A Reader Responds: MORE INFORMATION ON LAUSON & BUCHI


| July/August 1989



Mac Sine, 9025 Phoebe Court, Annan dale, Virginia 22003, recently wrote to GEM, saying, 'During 1988, among the many topics that appeared in the 'Reflections' column were Lauson engines and Dr. Alfred Buchi and Turbocharging. I would like to make the following comments regarding these subjects.

Lauson engines are represented by the following photographs: 23/5/23 and 23/8/21. I have had a special interest in Lauson engines of all ages and models from the beginning of my interest in engines and over the years have managed to compile a fairly complete collection of Lauson literature spanning from approximately 1910 through the 1950's. I also have number of actual Lausons from the various model groups built through the 1950's.

Over the years I have had good rapport with people at Tecumseh Products Company (Lauson's parent since 1956); as far as anyone knows, pre-Tecumseh serial number lists or production records no longer exist. I can provide approximate manufacturing dates by comparison with some of my dated literature. Key points on the spoke flywheel models are the model or casting letter(s) along with the horsepower rating, the ignition sys tem, style of carburetor and whether or not the engine has a cast full-length crankcase cover. Key points on the disc flywheel models are the type of ignition, location of spark plug, type of crankcase cover and type of teeth on timing gears. All other air and water cooled models are fairly easy to approximately date.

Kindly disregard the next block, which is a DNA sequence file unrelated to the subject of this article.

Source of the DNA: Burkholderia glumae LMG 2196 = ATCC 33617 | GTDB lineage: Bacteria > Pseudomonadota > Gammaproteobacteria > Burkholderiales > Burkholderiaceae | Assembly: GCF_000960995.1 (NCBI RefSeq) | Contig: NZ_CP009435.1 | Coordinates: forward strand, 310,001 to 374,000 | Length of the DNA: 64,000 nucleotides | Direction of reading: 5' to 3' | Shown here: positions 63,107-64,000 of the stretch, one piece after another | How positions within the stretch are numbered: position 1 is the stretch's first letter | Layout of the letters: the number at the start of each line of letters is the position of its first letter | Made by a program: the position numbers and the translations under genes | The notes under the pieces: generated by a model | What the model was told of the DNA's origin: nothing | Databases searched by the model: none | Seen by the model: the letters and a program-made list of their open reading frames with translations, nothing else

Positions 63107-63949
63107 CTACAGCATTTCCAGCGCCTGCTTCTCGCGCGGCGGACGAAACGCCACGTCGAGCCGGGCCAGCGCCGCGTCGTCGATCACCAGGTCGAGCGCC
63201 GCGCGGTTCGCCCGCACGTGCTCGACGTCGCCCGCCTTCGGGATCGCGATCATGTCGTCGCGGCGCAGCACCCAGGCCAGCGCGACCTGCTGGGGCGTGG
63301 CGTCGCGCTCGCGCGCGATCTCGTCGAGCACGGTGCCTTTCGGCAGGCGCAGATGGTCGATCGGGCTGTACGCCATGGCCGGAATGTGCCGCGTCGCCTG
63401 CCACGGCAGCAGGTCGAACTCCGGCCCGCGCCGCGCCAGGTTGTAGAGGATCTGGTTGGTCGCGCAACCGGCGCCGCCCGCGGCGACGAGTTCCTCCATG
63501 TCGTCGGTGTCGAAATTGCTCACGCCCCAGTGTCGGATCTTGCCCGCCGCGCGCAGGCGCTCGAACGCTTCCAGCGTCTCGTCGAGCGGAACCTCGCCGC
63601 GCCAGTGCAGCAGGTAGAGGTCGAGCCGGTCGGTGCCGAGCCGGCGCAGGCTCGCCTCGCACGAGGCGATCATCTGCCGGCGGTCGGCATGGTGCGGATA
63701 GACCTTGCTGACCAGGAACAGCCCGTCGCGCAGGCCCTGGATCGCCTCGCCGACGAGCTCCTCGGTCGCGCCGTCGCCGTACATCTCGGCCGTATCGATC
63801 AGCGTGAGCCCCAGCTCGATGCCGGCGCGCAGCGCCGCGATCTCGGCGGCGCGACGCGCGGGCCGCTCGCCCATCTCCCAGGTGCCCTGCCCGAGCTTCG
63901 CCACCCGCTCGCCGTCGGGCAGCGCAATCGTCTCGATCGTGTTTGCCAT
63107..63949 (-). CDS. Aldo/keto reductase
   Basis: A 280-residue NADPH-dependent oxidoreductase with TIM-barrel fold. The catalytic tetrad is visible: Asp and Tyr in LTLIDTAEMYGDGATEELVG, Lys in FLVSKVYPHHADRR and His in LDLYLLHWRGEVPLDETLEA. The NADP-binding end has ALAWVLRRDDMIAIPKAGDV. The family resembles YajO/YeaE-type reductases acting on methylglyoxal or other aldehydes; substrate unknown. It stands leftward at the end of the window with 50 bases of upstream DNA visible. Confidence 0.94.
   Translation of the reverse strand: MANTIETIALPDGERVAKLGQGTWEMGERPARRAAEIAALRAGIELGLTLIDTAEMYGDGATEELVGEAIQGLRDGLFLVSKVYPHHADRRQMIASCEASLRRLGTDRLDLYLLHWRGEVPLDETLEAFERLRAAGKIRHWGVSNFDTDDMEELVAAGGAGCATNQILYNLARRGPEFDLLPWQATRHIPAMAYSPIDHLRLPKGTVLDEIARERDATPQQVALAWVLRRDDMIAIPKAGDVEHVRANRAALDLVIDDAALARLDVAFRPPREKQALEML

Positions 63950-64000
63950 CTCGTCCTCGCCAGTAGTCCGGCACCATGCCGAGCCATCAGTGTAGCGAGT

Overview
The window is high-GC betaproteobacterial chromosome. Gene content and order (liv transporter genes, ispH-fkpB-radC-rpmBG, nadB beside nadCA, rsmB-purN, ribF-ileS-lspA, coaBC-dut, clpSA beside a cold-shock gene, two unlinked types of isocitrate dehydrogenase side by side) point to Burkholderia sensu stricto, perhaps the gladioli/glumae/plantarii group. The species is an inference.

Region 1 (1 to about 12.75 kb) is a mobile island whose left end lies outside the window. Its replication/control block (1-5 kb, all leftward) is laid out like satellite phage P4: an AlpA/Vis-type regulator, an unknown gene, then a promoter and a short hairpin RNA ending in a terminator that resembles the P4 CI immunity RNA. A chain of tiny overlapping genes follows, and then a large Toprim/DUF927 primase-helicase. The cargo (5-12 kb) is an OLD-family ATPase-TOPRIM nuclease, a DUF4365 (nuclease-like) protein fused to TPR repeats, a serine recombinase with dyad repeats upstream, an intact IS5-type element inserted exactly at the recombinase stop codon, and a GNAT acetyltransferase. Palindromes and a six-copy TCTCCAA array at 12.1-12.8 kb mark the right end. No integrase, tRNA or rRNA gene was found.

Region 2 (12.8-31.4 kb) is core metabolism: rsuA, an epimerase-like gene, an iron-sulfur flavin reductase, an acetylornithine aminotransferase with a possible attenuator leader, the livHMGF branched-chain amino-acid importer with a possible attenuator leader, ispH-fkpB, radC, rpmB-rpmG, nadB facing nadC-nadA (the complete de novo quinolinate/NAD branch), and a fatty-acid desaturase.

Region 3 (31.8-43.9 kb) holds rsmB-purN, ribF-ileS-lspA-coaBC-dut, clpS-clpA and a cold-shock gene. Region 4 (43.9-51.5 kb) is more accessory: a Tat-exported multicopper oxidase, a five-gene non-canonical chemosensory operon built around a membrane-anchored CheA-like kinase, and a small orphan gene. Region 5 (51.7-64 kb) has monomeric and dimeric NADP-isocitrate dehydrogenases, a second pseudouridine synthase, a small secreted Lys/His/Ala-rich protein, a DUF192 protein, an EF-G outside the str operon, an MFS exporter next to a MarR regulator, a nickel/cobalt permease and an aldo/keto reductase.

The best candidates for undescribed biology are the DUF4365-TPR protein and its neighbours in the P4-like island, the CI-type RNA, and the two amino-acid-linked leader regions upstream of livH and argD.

Another dating clue is how the company name is listed on the name-plate. Prior to approximately 1932, the name was John Lauson Manufacturing Company. From about 1932 through 1936 the name was Lauson Corporation, and from approximately 1936 through 1941 the name was Lauson Company.

There seems to have been some sort of transitional phase with some of the earliest high speed air and water cooled models receiving John Lauson nameplates. Engines produced during Hart-Carter Company's ownership of Lauson (1941-1956) still said Lauson Company on the nameplate and, excluding inboard marine engines and outboard motors, continued to end model designations with the letter C. Following Tecumseh's purchase of the company and subsequent updating of the product line the ending model letter was changed to an H.

The March/April 1975 issue of GEM carried my article 'Lauson Engines, Their History and Development', in which I reviewed Lauson engines produced until Tecumseh's acquisition of the company. Since then I have not uncovered any additional information which would war rant revision of my original 'guesstimates' of production dates.